Marie Lidén’s directorial debut is a profoundly moving documentary that explores the emotional toll of electrosensitivity and our reliance on technology. Read our Electric Malady review.
Marie Lidén’s Bafta-nominated Electric Malady is a haunting and poignant documentary that offers an intimate look at the life of William, a man whose once adventurous existence has been drastically reduced by the rare and controversial condition known as electrosensitivity.
At only 40 years old, William’s life is now confined to a remote cabin in the Swedish countryside, enveloped in a shroud of copper-lined textiles and a foil-encased bedroom to defend him from exposure to pylons, gadgets, smartphones, and wireless hubs that spark debilitating seizures and raging headaches.
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Lidén wisely avoids getting bogged down in the controversial arguments surrounding the medical legitimacy of electrosensitivity and instead zeroes in on the emotional impact on William and his family. Electric Malady doesn’t attempt to convince or convert us to any particular opinion, and Liden does not even draw from her own experience with electrosensitivity, which caused her family to live without modern comforts. Instead, the film offers a humane and profoundly moving portrait of a barely present man yet remains optimistic in the face of isolation and limited creative opportunities.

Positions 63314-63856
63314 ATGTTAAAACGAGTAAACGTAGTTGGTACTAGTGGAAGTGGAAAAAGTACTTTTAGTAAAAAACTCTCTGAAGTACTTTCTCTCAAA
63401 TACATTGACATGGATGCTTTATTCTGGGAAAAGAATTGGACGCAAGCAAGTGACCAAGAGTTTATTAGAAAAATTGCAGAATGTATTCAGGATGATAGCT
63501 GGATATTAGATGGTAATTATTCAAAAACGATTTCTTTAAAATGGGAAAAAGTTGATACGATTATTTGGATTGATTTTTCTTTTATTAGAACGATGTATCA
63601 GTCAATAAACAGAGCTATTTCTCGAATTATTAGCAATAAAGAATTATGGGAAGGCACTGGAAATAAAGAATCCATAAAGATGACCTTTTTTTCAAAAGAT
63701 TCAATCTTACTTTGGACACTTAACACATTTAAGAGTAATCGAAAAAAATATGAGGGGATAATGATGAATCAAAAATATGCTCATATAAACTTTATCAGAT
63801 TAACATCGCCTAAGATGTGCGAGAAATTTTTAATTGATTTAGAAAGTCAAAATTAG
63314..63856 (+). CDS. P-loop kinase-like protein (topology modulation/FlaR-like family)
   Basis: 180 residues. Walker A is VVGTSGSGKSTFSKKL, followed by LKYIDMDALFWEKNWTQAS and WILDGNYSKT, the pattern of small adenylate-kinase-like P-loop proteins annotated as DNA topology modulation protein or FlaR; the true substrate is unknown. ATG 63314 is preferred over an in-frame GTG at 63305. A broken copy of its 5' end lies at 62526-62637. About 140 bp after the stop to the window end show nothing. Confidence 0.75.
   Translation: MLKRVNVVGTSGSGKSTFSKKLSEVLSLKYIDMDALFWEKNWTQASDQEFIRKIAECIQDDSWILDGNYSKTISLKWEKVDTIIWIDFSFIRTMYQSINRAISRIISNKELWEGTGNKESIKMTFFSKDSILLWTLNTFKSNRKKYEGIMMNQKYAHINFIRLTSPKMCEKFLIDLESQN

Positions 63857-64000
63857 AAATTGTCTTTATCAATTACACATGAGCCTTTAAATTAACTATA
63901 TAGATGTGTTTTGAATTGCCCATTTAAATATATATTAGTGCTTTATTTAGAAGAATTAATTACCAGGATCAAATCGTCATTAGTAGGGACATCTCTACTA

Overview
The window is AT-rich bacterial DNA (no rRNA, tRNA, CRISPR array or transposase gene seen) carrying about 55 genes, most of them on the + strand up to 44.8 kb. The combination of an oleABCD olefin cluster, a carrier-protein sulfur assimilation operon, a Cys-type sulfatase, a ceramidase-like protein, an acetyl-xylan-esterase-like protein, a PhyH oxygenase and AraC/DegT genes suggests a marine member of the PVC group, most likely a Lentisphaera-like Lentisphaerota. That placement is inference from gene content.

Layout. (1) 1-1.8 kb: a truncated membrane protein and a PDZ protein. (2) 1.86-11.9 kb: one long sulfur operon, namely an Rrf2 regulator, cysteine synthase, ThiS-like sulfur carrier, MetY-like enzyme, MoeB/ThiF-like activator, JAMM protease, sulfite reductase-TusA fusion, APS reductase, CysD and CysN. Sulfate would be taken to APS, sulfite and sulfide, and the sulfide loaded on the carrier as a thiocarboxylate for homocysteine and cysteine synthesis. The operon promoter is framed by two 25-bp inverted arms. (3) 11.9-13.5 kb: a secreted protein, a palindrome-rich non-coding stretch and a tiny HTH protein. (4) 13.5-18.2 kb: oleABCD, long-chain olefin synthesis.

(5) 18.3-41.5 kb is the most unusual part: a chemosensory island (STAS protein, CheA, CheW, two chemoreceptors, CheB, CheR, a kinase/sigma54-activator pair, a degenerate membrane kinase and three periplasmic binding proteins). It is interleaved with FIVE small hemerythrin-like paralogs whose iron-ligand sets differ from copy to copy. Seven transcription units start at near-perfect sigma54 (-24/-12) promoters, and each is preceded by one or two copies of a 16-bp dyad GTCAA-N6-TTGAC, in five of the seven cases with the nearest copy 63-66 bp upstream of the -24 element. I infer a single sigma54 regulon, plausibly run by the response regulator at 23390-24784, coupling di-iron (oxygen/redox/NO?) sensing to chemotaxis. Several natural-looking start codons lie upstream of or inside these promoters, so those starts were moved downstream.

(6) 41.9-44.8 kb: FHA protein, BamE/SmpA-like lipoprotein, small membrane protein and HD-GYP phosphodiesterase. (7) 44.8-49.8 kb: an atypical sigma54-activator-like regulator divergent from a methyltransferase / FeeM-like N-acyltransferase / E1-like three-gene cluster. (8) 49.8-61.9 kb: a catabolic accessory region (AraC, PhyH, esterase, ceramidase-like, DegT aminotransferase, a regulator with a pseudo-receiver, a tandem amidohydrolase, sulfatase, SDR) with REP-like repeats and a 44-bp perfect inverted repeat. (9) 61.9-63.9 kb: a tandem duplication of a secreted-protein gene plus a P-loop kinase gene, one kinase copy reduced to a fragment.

Lidén’s documentary is a masterful exercise in capturing William’s life with stunning detail, inspired by Lenny Abrahamson’s Frank and Jim Archer’s David and Charles. With tender care, William’s daily routine is portrayed as he shuffles around his cabin, wearing an oversized radiation-proof helmet and a large, white radiation-proof sheet that makes him look like a Halloween muppet adrift in the wind. Throughout, we’re acutely aware of the poignant and emotional weight of William’s condition and his parents’ burden in caring for him.
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As the film unfolds, Electric Malady completely lifts the lid on our reliance on objects that radiate electronic signals and the potential unnoticed harm it may cause. William’s story provides moments of poignant silence, cut only by the rustling of his fabric contraption. It hauntingly reminds us of the invisible spectre of unnatural radiation that haunts the film.
The documentary’s message is twisted but clear: those tormented by electrosensitivity cannot experience the film, while those privileged to view it may still doubt the condition’s existence.
Lidén’s directorial debut is a powerful exploration of a rare, little-understood disorder that politely requests our understanding. Electric Malady requests us to suspend our disbelief and meditate on the mysteries of the unseen forces that shape our lives and keep society running. This documentary is a prime example of cinema’s potential to reveal the hidden corners of the human experience. And it’ll stay with you for a long time.
Electric Malady is in cinemas from 3rd March